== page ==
Sheath of dagger from PG 580 showing open work filigree, possibly representing reed sheaths (Copy at Penn Museum 29-22-10B)

Sheath of dagger from PG 580 showing open work filigree, probably imitating woven (Copy at Penn Museum 29-22-10B)

Most sheaths would not have been made of metal, because of the expense of the raw material, but rather, would have been formed of reed, textiles, or leather.  Contemporary artwork of the Ancient Near East, like the Ur-Nammu Stele (c. 2000 BCE), has little to no depiction of daggers or knives.  The majority of weapons shown are spears, long handled axes, and bows and arrows.  It has been hypothesized that daggers/knives were probably used as a back-up weapon, as they are not usually depicted in the hands of warriors.  They were probably more of a utility tool, and used as a weapon in hand-to-hand combat.  Later artistic representations, like the Ashur-Nasir-Pal II’s palace reliefs (c. 850 BCE) from the Neo-Assyrian Period (shown below), show daggers being worn at the waist, usually tucked into a belt or bandolier. This method of carrying a weapon exists through today in parts of the Middle East as evidenced by the photo of  Mustafa Barzani taken in 1966. Possibly daggers/knives did not have sheaths as we think of them today, rather they had a light covering and were tucked into multiple layers of clothing.  In any case, the pseudomorphs give us a better idea of what some sheaths may have looked like, and give us a point of reference for the gold sheath in PG 580.

Ashur-Nasir-Pal II Palace Relief and Mustafa Barzani

Ashur-Nasir-Pal II Palace Relief and Mustafa Barzani

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The Great Parks of California

caIn June, I had the amazing opportunity to participate on a Penn Alumni Travel tour to the northern California National Parks including Yosemite, Kings Canyon, and Sequoia.  We saw and learned so much that, among other things, the trip altered my thoughts about guided tours. If you want real R&R, expert insight into nature, history, and the cultural aspects of what you are seeing, and to cover a lot of ground getting to amazing places, this kind of trip is for you.

The group included two tour guides and 42 university alumni representing Penn, Northwestern, Notre Dame, Purdue, Columbia, Boston University, and the University of Texas. After our first happy hour we were all old friends, and it stayed that way for the full nine days! We started out in San Francisco, but beat feet to Sonoma Valley’s wine country where we toured the Kunde Family Winery, a five-generation vineyard. After sampling the Chardonnay, Merlot, Pinot Noir, and the Cabernet, we entered the underground wine caves and sipped from an unfinished barrel of red while listening to legends of the family business. Though my personal preferences tend toward gin, this visit definitely rekindled my interest in California wines. Just yesterday I found Kunde Estate wines in the Pennsylvania liquor store!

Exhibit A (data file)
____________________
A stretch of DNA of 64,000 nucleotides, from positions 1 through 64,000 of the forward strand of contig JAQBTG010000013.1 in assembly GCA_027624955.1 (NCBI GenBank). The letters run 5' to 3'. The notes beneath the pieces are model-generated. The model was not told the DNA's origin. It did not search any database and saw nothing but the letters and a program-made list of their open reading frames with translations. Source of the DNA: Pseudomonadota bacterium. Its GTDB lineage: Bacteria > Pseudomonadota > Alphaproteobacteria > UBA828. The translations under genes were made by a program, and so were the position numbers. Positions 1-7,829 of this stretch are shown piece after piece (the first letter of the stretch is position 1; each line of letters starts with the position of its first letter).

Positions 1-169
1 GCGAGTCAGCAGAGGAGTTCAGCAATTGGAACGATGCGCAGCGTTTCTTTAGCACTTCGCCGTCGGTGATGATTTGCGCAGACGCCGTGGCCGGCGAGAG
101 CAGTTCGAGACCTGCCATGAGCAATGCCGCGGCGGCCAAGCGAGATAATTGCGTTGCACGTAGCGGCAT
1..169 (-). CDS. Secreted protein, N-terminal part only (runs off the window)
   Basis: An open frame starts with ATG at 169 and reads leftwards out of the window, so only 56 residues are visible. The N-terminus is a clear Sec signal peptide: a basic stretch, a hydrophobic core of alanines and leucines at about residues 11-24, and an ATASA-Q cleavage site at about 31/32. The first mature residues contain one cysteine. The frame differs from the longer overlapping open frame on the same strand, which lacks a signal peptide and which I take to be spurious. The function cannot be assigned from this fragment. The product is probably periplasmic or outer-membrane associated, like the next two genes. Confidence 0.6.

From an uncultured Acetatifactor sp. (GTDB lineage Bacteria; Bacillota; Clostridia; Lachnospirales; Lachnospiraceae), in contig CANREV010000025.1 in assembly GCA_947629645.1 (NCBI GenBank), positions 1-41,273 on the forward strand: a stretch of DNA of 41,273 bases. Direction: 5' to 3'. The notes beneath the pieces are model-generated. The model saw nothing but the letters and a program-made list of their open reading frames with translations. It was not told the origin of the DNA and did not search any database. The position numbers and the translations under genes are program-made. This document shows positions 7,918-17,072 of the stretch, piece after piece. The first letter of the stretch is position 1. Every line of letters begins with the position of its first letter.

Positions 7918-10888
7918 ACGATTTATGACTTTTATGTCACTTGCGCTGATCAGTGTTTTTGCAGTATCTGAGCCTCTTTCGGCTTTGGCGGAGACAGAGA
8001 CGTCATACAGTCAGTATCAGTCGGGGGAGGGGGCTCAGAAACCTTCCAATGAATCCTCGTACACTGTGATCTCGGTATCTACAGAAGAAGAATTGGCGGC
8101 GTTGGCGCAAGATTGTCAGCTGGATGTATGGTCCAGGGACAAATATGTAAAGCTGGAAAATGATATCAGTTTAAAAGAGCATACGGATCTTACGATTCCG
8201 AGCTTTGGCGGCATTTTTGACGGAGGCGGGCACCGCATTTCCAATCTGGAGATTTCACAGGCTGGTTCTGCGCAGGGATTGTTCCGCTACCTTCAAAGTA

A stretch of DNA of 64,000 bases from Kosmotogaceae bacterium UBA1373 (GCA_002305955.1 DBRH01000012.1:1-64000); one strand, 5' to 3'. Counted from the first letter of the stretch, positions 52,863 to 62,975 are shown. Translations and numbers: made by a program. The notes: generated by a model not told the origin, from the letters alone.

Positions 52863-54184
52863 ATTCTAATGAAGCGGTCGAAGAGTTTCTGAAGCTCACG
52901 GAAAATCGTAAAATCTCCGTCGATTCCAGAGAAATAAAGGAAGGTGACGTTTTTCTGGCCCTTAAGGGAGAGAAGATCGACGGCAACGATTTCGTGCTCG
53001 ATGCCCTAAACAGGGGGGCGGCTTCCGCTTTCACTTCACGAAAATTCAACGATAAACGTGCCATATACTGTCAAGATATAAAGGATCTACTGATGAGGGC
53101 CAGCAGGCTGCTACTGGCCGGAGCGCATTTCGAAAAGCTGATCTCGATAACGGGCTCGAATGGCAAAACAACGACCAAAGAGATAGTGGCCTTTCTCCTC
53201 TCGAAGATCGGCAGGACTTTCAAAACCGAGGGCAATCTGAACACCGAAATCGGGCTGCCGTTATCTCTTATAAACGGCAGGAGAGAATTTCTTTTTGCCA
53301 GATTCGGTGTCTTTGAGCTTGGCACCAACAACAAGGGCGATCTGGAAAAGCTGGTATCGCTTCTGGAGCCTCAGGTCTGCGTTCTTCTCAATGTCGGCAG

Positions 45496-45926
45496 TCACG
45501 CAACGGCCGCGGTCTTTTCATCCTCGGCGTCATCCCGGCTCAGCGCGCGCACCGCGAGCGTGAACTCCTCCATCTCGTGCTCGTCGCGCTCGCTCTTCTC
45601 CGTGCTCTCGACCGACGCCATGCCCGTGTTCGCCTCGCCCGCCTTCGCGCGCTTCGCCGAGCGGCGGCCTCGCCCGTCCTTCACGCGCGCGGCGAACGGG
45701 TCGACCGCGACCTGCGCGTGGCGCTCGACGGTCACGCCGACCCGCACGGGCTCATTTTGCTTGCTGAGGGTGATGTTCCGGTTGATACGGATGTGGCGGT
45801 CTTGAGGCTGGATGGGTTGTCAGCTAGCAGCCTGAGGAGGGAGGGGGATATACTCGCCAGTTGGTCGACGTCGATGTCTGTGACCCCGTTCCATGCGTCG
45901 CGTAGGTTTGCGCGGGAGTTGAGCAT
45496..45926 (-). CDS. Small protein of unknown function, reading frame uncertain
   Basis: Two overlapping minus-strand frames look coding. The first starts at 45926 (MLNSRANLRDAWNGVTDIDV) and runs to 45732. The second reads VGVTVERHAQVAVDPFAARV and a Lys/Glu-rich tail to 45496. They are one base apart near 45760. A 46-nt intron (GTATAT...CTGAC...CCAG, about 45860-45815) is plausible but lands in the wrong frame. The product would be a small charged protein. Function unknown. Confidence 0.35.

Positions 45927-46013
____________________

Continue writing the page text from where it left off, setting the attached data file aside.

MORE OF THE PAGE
From Sonoma we headed east into the Sierra Nevada, and eventually climbed 6,225 feet to Lake Tahoe, the highest and largest alpine lake in the United States. I’ve wanted to see Tahoe for a long time and, in fact, it is what inspired me to sign onto the trip. Although there in the wrong season, and without my skis, I was not disappointed. An incredible blue, Tahoe is 21 miles long and an impressive 1,600 feet deep, surrounded by snow covered peaks.


Enjoying our time on Lake Tahoe. Photo by author.

As a specialist in Native American material culture, it was my pleasure to fill the group in on the fact that while a vacation retreat and tourist destination for many, Lake Tahoe is also the spiritual center and place of origin of the Washoe Indian people, and remains as such today. Through my lectures, I introduced the weaving traditions of Washoe and northern California Indian tribes, some of the finest basketry in the world. In the late 1800s, weavers skillfully adapted their work to meet the demands of the burgeoning tourist industry in California. The American Craftsman Movement (1895-1920) celebrated handmade Indian weaving and encouraged a collecting obsession of Indian art across the country. This was also the Golden Age of Museums, and it is no surprise that the Penn Museum houses exceptional California baskets, of which I shared many examples. The tragic irony of saving Indian art while killing off Indian people was not lost on my audience. Later in the trip I introduced them to United States’ NAGPRA legislation and the repatriation movement with a special focus on issues important to California tribes today.

Yosemite Museum

A Mono Lake Paiute basket by Lucy Tellas at the Yosemite Museum. Photo by author.

From Tahoe we traveled east over the Sierras and into Nevada’s Mono and Paiute Indian country, back into California, past Mono Lake (one of the most beautiful places I have ever seen), and entered Yosemite National Park from the east. We spent two days in Yosemite, taking in all of the sites along the Yosemite Valley floor (Half Dome, Yosemite Falls, the Ahwhannee Hotel named after the Chief of the tribe that inhabited the Valley), and had free time for hiking on our own or for group tours. My son took off on the 7-mile hike to Nevada Falls, and I spent the afternoon with Barbara Beroza, the Curator of the Yosemite Museum, looking behind the scenes at Washoe, Paiute, and Miwok Indian baskets, and with Phil Johnson, a Miwok/Paiute interpreter in the gallery. Phil showed me a clever and rarely collected woodpecker trap—a long and skinny twinned basket that is tied to a tree over a hole where the ubiquitous woodpeckers are nesting!

Yosemite valley

Yosemite Valley Photo by author.